The next development in Crater’s history introduces Will G. Steel, widely known as “the Father of Crater Lake National Park,” a pioneer of the highest type, a gold-seeker in the coast ranges and the Klondike, a school-teacher for many years, and a public-spirited enthusiast. In 1869, a farmer’s boy in Kansas, he read a newspaper account of an TOregon lake with precipice sides five thousand feet deep. Moving to Oregon in 1871, he kept making inquiries for seven years before he verified the fact of the lake’s existence, and it was two years later before he found a man who had seen it. This man’s description decided him to visit it, then an undertaking of some difficulty.

He got there in 1885. Standing on the rim he suggested to Professor Joseph Le Conte that an effort be made to induce the national government to save it from defacement and private exploitation. Returning home they prepared a petition to President Cleve-land, who promptly withdrew ten townships from settlement pending a bill before Congress to create a national park. Congress refused to pass the bill on the ground that TOregon should protect her own lake. Then Steel began an effort, or rather an unbroken succession of efforts, to interest Congress. For seven-teen years he agitated the project at home, where he made speeches winter and summer all over the State, and at Washington, which he deluged with letters and circulars. Finally the bill was passed. Crater Lake became a national park on May 22, 1902.

Mr. Steel’s work was not finished. He now began just as vigorous a campaign to have the lake properly stocked with trout. It required years but succeeded. Then he began a campaign for funds to build a road to the lake. This was a stubborn struggle which carried him to Washington for a winter, but it finally succeeded.

During most of this time Mr. Steel was a country school-teacher without other personal income than his salary. He spent many of his summers talking Crater-Lake projects to audiences in every part of the State, depending upon his many friends for entertainment and for “lifts” from town to town. He was superintendent of the park from 1913 to the winter of 1920, when he became United States commissioner for the park.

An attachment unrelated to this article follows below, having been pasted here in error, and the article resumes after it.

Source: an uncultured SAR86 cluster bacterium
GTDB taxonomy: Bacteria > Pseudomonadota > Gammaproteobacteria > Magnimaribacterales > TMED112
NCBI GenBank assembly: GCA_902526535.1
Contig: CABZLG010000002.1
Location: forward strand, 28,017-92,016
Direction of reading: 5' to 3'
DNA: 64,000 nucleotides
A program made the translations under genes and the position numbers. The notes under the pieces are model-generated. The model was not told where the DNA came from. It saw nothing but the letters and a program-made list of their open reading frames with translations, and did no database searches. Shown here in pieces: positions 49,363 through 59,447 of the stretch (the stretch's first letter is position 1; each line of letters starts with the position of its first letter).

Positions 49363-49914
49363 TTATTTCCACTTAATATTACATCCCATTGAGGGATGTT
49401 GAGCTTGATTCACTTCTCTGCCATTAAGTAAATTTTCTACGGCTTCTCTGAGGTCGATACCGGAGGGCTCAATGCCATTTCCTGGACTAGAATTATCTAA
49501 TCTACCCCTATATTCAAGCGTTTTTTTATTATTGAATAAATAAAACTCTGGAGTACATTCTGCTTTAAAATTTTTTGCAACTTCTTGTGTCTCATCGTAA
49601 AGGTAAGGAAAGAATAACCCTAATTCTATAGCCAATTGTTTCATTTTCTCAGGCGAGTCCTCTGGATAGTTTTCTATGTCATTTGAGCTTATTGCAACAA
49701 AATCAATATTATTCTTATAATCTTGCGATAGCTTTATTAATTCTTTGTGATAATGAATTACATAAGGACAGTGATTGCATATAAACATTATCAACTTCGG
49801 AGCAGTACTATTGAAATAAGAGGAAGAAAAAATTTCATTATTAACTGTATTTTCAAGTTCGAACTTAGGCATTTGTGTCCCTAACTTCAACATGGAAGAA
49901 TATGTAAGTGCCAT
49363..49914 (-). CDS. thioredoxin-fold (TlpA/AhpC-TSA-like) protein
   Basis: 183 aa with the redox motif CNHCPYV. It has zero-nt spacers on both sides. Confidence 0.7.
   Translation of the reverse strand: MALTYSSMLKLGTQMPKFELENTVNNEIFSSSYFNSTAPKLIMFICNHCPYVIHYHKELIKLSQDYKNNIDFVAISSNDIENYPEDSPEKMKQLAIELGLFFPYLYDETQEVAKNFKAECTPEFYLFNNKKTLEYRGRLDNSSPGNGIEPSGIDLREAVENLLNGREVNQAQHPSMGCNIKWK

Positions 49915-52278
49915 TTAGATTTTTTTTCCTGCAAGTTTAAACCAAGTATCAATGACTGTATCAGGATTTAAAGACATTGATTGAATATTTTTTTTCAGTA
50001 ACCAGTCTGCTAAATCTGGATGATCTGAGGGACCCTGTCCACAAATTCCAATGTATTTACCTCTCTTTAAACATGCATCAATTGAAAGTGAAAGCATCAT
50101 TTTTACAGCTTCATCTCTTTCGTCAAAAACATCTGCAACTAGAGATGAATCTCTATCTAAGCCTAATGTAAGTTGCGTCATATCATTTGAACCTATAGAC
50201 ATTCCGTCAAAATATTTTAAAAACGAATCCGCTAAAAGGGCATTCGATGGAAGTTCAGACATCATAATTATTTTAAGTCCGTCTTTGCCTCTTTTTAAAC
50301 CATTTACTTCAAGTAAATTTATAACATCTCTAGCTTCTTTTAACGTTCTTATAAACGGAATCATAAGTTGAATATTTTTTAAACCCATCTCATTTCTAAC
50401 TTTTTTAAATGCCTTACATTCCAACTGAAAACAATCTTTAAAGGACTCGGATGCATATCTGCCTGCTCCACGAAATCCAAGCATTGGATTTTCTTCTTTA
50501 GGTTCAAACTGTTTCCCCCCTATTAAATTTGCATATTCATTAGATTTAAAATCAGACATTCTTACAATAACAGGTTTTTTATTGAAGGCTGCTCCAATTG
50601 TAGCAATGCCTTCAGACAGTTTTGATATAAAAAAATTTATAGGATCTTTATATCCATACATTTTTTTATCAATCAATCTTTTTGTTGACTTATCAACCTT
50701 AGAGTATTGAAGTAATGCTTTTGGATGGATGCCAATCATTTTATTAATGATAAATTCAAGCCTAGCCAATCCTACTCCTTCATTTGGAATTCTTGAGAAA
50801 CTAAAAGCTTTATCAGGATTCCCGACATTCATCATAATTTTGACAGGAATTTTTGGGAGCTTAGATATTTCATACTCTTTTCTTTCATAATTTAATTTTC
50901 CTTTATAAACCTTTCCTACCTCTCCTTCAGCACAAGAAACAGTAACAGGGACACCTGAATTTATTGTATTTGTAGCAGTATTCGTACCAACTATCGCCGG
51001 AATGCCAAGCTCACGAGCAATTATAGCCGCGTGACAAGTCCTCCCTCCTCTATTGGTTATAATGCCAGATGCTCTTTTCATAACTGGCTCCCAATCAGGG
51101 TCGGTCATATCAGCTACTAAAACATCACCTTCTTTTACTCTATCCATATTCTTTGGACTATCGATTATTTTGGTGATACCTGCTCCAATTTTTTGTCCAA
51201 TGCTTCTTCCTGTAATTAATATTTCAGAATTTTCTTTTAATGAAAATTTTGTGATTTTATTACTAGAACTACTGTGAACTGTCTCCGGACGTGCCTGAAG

The attitude of the Indians toward Crater Lake remains to be told. Steel is authority for the statement that previous to 1886 no modern Indian had looked upon its waters. Legends inherited from their ancestors made them greatly fear it. I quote 0. C. Applegate’s “Klamath Legend of La-o, from Steel Points for January, 1907:

“According to the mythology of the Klamath and Modoc Indians, the chief spirit who occupied the mystic land of Gaywas, or Crater Lake, was La-o. Under his control were many lesser spirits who appeared to be able to change their forms at will. Many of these were monsters of various kinds, among them the giant crawfish (or dragon) who could, if he chose, reach up his mighty arms even to the tops of the cliffs and drag down to the cold depths of Crater Lake any too venturesome tourist of the primal days.

“The spirits or beings who were under the control of La-o assumed the forms of many animals of the present day when they chose to go abroad on dry land, and this was no less true of the other fabulous inhabitants of Klamath land who were dominated by other chief spirits, and who occupied separate localities; all these forms, however, were largely or solely subject to the will of Komookumps, the great spirit.

“Now on the north side of Mount Jackson, or La-o Yaina (La-o’s Mountain), the eastern escarpment of which is known as La-o Rock, is a smooth field sloping a little toward the north which was a common playground for the fabled inhabitants of Gaywas and neighboring communities.

“Skell was a mighty spirit whose realm was the Klamath Marsh country, his capital being near the Yamsay River on the eastern side of the marsh. He had many subjects who took the form of birds and beasts when abroad on the land, as the antelope, the bald eagle, the bliwas or golden eagle, among them many of the most sagacious and active of all the beings then upon the earth.